The robots declare and defend many hands very well. Personally, I bid "poorly" by opening alot of hands some number of nt not because the robots are not "good enough at bridge". Rather, I like the declarer play practice. It just amazes me how many people believe that individuals that bid "poorly" and end up declaring more hands than they would otherwise have an advantage over their competition or that this is a secret to becoming real successful at the robot bridge. Many of the players that are routinely light when they open 1nt on 13 or 14 counts for example end up with many zeros or near bottoms because they are not highly successful when they declare the hands. Although bidding style can certainly influence the results that an individual has in any given session, those that are regularly the most successful declare the hands better than most of their counterparts.

That's great to hear, I don't play many robot tournies and was only going off what I read in this thread. If it is already not that much of an issue, so much the better.
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#128 User is offline   barmar 

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Posted 2012-March-27, 22:23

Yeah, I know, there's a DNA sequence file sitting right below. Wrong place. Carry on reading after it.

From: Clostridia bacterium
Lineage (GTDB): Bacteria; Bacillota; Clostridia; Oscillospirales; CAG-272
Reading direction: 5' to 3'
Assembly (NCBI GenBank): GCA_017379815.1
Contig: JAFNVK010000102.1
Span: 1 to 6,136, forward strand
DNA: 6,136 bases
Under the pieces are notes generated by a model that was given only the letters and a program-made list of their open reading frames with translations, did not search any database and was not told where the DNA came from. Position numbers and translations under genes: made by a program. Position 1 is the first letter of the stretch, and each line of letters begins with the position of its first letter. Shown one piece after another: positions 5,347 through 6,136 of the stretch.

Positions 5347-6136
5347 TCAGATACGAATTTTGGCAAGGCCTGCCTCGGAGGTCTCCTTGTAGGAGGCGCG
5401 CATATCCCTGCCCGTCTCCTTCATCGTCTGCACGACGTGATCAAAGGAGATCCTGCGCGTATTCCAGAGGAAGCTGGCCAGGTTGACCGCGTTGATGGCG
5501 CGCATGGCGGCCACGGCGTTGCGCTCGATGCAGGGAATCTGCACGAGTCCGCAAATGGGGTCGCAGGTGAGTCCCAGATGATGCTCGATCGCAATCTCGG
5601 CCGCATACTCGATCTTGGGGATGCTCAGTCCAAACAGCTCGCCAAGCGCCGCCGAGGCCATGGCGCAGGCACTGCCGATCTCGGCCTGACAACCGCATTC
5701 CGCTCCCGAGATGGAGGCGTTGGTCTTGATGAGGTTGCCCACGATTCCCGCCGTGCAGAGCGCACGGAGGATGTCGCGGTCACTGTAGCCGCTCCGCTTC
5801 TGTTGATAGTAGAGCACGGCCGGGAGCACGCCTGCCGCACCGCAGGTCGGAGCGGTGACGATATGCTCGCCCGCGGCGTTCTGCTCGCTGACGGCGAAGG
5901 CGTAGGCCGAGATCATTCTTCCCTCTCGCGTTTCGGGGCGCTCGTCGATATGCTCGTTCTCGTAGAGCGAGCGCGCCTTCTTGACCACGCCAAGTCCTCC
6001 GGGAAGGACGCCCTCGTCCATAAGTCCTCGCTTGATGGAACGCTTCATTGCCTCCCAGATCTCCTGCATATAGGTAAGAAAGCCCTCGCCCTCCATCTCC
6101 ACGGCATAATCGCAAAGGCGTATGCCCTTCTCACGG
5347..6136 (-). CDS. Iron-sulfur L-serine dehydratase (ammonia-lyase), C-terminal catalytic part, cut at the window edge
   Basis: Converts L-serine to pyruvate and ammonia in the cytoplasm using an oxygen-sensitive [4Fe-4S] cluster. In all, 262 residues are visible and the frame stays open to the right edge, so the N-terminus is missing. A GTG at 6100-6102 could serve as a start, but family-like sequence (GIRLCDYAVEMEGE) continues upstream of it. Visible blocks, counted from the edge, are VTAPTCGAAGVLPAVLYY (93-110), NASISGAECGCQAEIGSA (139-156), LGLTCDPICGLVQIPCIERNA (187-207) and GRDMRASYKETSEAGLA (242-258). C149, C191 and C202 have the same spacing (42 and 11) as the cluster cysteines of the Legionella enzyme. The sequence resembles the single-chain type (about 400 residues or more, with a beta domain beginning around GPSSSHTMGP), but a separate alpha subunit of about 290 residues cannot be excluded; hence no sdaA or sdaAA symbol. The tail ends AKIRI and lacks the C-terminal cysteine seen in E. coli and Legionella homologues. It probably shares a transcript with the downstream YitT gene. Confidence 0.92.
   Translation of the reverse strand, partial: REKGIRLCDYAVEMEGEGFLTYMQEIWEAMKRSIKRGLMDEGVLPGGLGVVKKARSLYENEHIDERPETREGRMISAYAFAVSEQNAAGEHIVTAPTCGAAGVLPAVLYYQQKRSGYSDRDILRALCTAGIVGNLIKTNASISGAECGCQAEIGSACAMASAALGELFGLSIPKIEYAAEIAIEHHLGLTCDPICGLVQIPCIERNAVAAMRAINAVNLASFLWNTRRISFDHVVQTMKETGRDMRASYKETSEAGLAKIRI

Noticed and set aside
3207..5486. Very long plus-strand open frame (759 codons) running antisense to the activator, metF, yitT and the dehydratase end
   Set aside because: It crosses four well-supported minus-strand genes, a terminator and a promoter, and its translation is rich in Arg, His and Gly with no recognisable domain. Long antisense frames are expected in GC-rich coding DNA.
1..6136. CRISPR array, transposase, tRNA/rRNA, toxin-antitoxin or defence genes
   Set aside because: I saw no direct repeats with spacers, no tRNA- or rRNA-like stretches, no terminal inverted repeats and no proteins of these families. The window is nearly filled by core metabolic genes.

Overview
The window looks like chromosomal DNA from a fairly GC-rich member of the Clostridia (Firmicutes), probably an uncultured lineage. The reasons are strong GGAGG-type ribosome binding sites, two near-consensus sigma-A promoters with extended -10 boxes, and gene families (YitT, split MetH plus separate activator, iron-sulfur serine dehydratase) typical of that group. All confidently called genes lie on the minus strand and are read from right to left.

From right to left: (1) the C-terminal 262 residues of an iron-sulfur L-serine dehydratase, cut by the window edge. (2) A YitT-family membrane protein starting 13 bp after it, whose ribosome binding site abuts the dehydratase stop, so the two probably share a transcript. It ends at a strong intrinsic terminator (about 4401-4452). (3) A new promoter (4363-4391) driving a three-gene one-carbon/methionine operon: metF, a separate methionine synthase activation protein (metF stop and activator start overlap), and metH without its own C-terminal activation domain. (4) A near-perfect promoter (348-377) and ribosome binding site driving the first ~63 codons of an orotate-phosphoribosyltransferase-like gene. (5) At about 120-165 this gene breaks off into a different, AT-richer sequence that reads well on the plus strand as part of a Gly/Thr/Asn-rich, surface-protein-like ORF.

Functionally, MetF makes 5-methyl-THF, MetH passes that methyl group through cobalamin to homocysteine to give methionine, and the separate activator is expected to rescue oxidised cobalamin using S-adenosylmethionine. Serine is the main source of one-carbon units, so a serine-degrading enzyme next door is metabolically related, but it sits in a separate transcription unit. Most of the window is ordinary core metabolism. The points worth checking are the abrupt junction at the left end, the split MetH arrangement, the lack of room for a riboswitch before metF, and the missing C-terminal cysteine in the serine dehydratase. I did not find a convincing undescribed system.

View PostLeo LaSota, on 2012-March-27, 17:24, said:

Having spent a total of $10 this year so far for 540+ masterpoints, I do not believe that I put alot of money into the online masterpoints.

You must be including the non-ACBL robot games that have cash awards in addition to BBO masterpoints.

#129 User is offline   mycroft 

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Posted 2012-March-28, 14:31

View PostLeo LaSota, on 2012-March-27, 21:07, said:

The robots declare and defend many hands very well. Personally, I bid "poorly" by opening alot of hands some number of nt not because the robots are not "good enough at bridge". Rather, I like the declarer play practice. It just amazes me how many people believe that individuals that bid "poorly" and end up declaring more hands than they would otherwise have an advantage over their competition or that this is a secret to becoming real successful at the robot bridge.